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Autocrine IL-10 functions as a rheostat for M1 macrophage glycolytic commitment by tuning nitric oxide production ☆ ☆ ☆

View Article: PubMed Central - PubMed

ABSTRACT

Inflammatory maturation of M1 macrophages by proinflammatory stimuli such as toll like receptor ligands results in profound metabolic reprogramming resulting in commitment to aerobic glycolysis as evidenced by repression of mitochondrial oxidative phosphorylation (OXPHOS) and enhanced glucose utilization. In contrast, “alternatively activated” macrophages adopt a metabolic program dominated by fatty acid-fueled OXPHOS. Despite the known importance of these developmental stages on the qualitative aspects of an inflammatory response, relatively little is know regarding the regulation of these metabolic adjustments. Here we provide evidence that the immunosuppressive cytokine IL-10 defines a metabolic regulatory loop. Our data show for the first time that lipopolysaccharide (LPS)-induced glycolytic flux controls IL-10-production via regulation of mammalian target of rapamycin (mTOR) and that autocrine IL-10 in turn regulates macrophage nitric oxide (NO) production. Genetic and pharmacological manipulation of IL-10 and nitric oxide (NO) establish that metabolically regulated autocrine IL-10 controls glycolytic commitment by limiting NO-mediated suppression of OXPHOS. Together these data support a model where autocine IL-10 production is controlled by glycolytic flux in turn regulating glycolytic commitment by preserving OXPHOS via suppression of NO. We propose that this IL-10-driven metabolic rheostat maintains metabolic equilibrium during M1 macrophage differentiation and that perturbation of this regulatory loop, either directly by exogenous cellular sources of IL-10 or indirectly via limitations in glucose availability, skews the cellular metabolic program altering the balance between inflammatory and immunosuppressive phenotypes.

No MeSH data available.


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Inhibition of glycolysis in LPS treated macrophages leads to a reduction in IL-10 but not TNFα. IL-10 and TNFα mRNA (a, b) and protein content (c, d) was measured in BMDM ±pretreatment of 2-DG (2 mM, 5 mM) followed by stimulation of LPS (100 ng/mL) for 4–5 h. IL-10 and TNFα (e, f) protein content was measured in LPS (100 ng/mL) stimulated BMDM incubated in titrating amount of glucose for 5 h. Human MDM IL-10 and TNFα (g, h) protein content was assessed 5 h post LPS and/or 2-DG pre-treatment. Data are a combination of 3 (a, b) independent experiments or a representative of at least 2 (e, f) or 3 (c, d, g, h) independent experiments *p<0.05. Statistical significance was assessed by ANOVA with a Bonferroni post-test. Error bars represent ±SEM.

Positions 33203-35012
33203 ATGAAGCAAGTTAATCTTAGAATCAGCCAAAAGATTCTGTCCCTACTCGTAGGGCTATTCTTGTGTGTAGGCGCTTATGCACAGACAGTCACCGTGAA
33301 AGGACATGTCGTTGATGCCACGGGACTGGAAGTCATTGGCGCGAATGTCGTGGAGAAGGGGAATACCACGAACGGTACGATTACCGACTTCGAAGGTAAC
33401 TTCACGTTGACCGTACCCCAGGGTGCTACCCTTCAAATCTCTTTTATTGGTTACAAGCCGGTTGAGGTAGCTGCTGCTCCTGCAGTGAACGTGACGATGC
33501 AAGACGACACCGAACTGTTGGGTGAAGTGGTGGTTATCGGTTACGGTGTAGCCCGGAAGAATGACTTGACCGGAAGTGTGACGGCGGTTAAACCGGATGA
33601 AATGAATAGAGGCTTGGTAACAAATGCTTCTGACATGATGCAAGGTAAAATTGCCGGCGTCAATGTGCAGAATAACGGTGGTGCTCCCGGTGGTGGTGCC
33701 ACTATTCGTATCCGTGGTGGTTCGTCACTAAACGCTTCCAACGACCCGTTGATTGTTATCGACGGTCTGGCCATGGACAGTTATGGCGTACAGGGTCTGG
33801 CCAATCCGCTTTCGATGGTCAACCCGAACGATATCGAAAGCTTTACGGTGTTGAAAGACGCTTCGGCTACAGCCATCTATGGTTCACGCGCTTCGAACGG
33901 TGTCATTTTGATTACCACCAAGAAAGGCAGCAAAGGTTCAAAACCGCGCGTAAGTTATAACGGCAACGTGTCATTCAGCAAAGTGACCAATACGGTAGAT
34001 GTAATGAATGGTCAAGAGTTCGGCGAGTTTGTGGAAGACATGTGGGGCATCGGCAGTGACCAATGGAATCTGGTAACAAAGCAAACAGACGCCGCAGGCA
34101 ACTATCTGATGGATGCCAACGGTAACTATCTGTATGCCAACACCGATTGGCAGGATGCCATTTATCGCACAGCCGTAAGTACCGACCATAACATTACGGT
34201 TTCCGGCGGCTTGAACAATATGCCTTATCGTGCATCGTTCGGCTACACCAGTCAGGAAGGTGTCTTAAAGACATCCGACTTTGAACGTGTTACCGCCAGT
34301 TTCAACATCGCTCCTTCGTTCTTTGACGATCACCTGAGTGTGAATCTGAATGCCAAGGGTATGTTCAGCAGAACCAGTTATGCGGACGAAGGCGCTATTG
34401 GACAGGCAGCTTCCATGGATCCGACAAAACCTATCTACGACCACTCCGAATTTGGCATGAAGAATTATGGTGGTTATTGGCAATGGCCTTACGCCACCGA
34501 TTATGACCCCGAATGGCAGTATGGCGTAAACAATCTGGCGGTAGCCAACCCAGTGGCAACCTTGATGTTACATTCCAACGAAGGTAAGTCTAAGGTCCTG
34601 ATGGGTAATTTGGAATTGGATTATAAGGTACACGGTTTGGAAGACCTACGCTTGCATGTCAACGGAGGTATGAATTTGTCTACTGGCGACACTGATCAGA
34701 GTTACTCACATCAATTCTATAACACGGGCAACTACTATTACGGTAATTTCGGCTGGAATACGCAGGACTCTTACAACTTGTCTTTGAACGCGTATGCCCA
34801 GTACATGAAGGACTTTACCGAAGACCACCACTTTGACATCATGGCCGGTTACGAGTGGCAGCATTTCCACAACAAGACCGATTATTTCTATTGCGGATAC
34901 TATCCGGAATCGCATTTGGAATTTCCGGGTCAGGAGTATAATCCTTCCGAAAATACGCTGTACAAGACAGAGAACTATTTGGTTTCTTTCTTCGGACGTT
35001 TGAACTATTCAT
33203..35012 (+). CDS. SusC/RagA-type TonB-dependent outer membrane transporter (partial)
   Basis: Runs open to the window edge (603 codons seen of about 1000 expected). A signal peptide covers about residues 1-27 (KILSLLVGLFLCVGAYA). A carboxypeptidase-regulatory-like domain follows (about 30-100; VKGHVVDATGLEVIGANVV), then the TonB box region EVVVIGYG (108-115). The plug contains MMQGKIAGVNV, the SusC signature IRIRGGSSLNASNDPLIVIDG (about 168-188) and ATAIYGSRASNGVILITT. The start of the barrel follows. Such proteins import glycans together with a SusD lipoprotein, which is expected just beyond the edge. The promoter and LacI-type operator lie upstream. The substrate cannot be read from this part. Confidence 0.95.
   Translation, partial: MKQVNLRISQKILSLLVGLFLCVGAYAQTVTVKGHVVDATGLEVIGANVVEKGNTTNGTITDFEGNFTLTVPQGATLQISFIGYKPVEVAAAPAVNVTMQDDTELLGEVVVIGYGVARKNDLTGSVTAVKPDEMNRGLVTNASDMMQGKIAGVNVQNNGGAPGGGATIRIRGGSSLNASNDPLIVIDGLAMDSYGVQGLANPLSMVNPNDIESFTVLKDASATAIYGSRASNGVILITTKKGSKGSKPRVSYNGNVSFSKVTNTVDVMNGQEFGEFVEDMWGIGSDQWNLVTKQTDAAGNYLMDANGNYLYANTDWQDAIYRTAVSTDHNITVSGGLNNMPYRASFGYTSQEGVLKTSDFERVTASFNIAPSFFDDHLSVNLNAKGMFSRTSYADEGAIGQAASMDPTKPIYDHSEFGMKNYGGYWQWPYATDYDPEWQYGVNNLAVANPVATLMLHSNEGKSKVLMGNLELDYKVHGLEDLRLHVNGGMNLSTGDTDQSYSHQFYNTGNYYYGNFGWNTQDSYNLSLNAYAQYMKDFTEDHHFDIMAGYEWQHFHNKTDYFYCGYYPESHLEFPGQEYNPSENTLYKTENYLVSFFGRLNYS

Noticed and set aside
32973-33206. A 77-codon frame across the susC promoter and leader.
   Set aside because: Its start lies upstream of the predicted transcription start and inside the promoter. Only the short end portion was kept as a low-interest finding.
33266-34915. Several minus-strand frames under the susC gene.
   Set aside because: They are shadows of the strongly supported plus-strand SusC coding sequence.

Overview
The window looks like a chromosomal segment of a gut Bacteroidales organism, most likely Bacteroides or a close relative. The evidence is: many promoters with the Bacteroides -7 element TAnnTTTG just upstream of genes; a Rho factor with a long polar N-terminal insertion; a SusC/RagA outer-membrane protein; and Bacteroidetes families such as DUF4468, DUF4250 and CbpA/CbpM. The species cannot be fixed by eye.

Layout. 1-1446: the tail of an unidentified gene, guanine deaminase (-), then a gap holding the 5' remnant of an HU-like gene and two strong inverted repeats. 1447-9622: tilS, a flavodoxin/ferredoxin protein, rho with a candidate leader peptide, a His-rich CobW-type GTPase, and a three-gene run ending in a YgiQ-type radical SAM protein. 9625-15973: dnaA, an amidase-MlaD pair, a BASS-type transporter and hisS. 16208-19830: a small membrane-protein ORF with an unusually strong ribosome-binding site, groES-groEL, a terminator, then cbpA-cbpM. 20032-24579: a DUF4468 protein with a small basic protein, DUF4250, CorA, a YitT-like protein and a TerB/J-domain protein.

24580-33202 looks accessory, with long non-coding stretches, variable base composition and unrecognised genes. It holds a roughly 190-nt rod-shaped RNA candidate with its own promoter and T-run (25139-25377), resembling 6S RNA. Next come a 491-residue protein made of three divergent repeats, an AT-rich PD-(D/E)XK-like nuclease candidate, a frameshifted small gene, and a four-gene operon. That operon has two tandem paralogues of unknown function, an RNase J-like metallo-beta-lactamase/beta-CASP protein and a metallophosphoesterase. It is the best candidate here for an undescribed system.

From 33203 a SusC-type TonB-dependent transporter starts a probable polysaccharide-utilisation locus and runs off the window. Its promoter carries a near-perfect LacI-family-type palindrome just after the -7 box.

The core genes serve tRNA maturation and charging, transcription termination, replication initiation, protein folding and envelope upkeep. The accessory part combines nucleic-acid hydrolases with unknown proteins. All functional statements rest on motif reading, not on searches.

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f0015: Inhibition of glycolysis in LPS treated macrophages leads to a reduction in IL-10 but not TNFα. IL-10 and TNFα mRNA (a, b) and protein content (c, d) was measured in BMDM ±pretreatment of 2-DG (2 mM, 5 mM) followed by stimulation of LPS (100 ng/mL) for 4–5 h. IL-10 and TNFα (e, f) protein content was measured in LPS (100 ng/mL) stimulated BMDM incubated in titrating amount of glucose for 5 h. Human MDM IL-10 and TNFα (g, h) protein content was assessed 5 h post LPS and/or 2-DG pre-treatment. Data are a combination of 3 (a, b) independent experiments or a representative of at least 2 (e, f) or 3 (c, d, g, h) independent experiments *p<0.05. Statistical significance was assessed by ANOVA with a Bonferroni post-test. Error bars represent ±SEM.